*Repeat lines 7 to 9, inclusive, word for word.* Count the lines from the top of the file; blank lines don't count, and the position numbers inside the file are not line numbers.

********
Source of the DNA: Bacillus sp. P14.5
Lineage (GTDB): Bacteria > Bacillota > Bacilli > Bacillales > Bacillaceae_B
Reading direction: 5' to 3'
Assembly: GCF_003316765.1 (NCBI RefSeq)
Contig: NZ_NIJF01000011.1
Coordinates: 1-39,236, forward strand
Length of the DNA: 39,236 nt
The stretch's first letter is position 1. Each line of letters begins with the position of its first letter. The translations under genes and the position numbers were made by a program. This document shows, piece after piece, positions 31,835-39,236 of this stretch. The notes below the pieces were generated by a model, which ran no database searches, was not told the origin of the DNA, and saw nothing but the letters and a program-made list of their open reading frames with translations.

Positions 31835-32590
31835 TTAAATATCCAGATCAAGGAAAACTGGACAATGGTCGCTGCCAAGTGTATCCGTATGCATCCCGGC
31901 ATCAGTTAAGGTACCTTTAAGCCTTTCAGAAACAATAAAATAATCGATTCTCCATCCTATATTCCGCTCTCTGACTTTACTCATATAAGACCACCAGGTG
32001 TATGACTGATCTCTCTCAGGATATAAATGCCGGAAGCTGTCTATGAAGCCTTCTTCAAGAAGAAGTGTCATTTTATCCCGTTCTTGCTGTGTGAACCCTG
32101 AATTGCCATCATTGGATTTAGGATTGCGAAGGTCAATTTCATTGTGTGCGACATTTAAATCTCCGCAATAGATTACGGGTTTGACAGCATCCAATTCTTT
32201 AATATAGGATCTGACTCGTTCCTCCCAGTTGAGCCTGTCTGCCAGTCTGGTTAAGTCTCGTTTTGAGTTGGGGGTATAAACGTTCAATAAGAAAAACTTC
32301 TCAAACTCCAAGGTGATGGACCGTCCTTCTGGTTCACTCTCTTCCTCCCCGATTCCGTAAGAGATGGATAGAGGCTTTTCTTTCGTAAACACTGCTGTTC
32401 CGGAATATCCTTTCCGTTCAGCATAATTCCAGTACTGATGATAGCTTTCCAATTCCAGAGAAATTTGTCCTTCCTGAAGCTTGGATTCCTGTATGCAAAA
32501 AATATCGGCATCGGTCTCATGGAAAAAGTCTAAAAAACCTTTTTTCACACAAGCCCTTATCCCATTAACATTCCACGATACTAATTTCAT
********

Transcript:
Length of the DNA: 39,236 nt
The stretch's first letter is position 1. Each line of letters begins with the position of its first letter. The translations under genes and the position numbers were made by a program. This document shows, piece after piece, positions 31,835-39,236 of this stretch. The notes below the pieces were generated by a model, which ran no database searches, was not told the origin of the DNA, and saw nothing but the letters and a program-made list of their open reading frames with translations.

Positions 31835-32590